The Internet application Google Maps has found itself in the middle of the ongoing border dispute between Costa Rica and Nicaragua. Costa Rican media sources this week expressed outrage that the Google Maps image of the northeast border region shows Isla Calero, the disputed land between the two countries at the mouth of the Río San Juan, is in Nicaraguan territory.
The Costa Rican media alleges that former guerrilla leader Edén Pastora, who is heading Nicaragua’s river-dredging operation, used the Google Maps application as a justification for his incursion into Costa Rica territory. Pastora, however, has made no claims about relying on Google Maps to determine the border.
On the contrary, Pastora said in statements to the Nicaraguan press this week that his understanding of the border is based on the original text of the 1858 Cañas-Jerez Treaty.
“The maps are not going to tell me where the borders are; the treaties are,” Pastora said.
However, the international media has already picked up on the invented Google Maps scandal, prompting the company to respond. Daniel Helft, senior manager for public policies for Google Latin America, wrote on a public Google blog that while “Google maps are of very high quality and Google works constantly to improve and update existing information, by no means should they be used as a reference to decide military actions between two countries.”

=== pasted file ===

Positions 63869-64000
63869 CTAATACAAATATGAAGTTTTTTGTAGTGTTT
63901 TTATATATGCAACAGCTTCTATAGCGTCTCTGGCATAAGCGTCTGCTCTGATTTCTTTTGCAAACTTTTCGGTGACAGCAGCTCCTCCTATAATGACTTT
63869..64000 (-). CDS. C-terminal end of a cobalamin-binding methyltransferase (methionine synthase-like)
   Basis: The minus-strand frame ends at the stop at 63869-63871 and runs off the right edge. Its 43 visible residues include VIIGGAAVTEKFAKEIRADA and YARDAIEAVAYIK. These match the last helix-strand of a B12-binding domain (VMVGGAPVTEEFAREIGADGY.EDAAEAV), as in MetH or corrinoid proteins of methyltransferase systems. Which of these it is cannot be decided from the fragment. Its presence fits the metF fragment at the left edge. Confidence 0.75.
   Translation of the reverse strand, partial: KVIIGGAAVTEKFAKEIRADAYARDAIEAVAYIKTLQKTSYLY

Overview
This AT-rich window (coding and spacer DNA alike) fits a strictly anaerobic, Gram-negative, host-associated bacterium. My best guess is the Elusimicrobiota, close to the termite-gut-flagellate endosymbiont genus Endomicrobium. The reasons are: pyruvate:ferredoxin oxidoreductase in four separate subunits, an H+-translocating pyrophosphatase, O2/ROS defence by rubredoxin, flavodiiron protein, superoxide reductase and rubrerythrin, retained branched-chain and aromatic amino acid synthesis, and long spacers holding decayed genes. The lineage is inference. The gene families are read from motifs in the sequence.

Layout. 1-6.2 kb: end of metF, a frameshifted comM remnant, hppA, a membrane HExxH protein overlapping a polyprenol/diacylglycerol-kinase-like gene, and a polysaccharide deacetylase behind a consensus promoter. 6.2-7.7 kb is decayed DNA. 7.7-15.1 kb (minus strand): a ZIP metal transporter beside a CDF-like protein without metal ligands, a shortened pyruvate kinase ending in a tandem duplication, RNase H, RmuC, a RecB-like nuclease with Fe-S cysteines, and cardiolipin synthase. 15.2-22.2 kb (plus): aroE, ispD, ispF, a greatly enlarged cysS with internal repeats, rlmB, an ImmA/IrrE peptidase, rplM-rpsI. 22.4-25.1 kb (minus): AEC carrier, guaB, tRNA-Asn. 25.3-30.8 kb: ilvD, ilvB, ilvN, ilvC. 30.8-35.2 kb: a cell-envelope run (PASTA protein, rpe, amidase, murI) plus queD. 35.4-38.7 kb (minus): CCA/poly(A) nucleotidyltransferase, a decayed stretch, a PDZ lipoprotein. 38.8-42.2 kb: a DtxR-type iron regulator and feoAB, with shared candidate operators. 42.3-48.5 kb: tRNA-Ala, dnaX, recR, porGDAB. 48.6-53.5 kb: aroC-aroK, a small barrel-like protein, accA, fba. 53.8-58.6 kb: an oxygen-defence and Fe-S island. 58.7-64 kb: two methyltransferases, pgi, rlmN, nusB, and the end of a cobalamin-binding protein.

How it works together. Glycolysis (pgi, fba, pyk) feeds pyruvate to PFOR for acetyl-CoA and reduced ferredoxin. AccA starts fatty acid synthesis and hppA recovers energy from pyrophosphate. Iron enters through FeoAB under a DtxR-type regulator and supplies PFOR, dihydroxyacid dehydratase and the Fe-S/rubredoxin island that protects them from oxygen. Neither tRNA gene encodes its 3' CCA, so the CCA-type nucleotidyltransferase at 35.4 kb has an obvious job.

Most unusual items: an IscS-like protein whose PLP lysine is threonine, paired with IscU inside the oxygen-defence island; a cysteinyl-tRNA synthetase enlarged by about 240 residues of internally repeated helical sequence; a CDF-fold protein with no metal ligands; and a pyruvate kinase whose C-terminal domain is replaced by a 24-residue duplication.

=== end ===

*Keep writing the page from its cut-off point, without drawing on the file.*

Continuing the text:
Helft added, “In this instance Google has determined that there was an inaccuracy in the shaping of the border between Costa Rica and Nicaragua and is working to update the information as quickly as possible.”
Meanwhile, Nicaraguan Foreign Minister Samuel Santos sent his own letter to Google representatives on Nov. 4, saying that the contentious map is “absolutely correct” and that Google shouldn’t make “any modifications” to the border coordinates.